It was one sentence in an overall press release about how mouth guards can protect young student athletes from teeth injuries. Yet, it was also an example of misinformation out there.
A Houston, Texas dentist, Dr, Lynette Crouse, recently communicated in a press release the following: “Dr. Crouse said the mouth guards are ideal for children who participate in sports, but the practice also has created mouth guards for professional athletes. The mouth guards protect patients’ teeth better than over-the-counter mouth guards and reduce the risk of concussions.”
As we shared in the blog last month, Matt Gammons, MD, Second Vice President of the American Medical Society for Sports Medicine, said the idea that “better helmets and mouth guards will prevent concussions” is a myth.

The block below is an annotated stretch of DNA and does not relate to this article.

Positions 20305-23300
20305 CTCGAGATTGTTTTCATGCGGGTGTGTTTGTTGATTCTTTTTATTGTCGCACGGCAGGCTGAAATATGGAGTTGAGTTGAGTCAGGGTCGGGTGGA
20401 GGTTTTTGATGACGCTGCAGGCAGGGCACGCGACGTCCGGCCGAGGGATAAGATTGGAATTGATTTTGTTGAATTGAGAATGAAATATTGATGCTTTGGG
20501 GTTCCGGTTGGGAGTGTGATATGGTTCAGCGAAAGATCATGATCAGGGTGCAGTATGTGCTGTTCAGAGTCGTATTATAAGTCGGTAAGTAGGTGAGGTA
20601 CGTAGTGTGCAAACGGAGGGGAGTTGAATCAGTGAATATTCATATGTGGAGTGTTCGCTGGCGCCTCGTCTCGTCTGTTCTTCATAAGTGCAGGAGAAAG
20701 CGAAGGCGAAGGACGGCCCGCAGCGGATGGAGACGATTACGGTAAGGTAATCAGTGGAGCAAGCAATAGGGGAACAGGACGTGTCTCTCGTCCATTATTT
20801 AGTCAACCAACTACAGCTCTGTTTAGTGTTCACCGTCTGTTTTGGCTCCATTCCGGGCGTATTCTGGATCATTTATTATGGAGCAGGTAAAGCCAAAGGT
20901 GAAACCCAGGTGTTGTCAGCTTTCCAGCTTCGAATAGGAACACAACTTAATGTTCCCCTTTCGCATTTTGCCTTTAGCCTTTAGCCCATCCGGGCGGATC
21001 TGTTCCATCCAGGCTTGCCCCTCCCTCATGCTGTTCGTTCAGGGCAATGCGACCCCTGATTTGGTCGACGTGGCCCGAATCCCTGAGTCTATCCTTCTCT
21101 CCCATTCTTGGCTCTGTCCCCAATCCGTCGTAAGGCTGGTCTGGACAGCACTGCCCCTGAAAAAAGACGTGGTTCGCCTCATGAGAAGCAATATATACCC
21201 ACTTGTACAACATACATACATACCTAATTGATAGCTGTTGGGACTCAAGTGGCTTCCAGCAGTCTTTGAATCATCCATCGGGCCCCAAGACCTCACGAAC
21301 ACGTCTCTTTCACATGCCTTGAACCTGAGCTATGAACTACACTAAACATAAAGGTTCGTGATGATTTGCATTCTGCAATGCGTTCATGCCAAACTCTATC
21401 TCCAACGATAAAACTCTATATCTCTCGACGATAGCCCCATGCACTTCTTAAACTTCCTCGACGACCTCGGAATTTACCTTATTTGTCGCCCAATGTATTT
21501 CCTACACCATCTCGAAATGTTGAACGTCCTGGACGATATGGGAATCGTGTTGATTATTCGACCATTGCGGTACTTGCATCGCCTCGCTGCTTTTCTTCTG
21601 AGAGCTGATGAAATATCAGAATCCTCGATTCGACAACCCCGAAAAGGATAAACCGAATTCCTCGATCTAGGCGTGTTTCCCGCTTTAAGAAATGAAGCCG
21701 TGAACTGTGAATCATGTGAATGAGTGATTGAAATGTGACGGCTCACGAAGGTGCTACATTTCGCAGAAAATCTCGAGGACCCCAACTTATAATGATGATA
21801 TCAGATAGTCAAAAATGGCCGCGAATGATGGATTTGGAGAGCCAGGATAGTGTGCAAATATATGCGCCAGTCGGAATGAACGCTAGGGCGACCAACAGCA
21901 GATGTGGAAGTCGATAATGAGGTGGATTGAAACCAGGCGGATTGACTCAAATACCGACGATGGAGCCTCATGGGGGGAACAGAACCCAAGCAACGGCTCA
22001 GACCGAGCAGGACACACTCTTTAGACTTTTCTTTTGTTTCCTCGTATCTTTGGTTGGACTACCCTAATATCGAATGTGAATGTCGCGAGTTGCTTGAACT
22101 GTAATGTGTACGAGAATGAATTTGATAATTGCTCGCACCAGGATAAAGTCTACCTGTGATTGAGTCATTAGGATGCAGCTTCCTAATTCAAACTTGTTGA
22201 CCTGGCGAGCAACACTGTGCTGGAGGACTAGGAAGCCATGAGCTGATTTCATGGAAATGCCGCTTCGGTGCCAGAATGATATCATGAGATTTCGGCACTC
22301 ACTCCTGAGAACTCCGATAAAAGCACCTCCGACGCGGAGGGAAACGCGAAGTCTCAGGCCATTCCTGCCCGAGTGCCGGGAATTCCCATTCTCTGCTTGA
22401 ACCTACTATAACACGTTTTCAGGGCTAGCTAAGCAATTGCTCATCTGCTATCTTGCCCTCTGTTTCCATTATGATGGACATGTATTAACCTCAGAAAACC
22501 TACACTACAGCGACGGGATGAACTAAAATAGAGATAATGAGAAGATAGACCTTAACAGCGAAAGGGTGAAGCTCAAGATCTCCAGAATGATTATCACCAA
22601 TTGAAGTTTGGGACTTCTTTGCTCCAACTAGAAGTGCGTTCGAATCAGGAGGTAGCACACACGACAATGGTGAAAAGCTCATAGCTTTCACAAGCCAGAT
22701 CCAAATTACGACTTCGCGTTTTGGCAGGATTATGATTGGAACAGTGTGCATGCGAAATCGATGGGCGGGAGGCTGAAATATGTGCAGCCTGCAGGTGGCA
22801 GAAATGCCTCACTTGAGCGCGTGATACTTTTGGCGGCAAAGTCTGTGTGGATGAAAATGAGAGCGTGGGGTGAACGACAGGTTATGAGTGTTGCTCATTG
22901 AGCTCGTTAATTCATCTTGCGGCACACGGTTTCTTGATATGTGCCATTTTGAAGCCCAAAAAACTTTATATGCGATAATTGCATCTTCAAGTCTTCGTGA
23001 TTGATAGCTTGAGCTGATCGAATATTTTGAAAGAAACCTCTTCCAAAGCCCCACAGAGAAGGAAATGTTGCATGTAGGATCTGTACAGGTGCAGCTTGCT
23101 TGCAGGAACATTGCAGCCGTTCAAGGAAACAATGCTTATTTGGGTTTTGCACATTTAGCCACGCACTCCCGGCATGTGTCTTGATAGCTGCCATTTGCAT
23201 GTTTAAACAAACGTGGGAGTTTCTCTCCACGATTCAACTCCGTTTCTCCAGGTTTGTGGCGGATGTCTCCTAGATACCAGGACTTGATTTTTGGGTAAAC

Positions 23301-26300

“Unfortunately there is no good scientific evidence that helmets of any type (hard shells, soft-padded or head bands) or mouth guards can prevent or reduce the risk of concussions,” he said. “Hard helmets can reduce the risk of more serious head injuries (bleeding, skull fractures etc.) and should be worn in high risk sports. Mouth guards can prevent dental injuries and should be worn for sports with a high risk of these injuries. Helmet-add ons additionally are not effective in concussion prevention and using these will generally void any warranties associated with the helmet. Risk reduction may be possible in some settings with rule changes (e.g. no hitting from behind in hockey) and behavior changes (e.g. tackling technique in football).”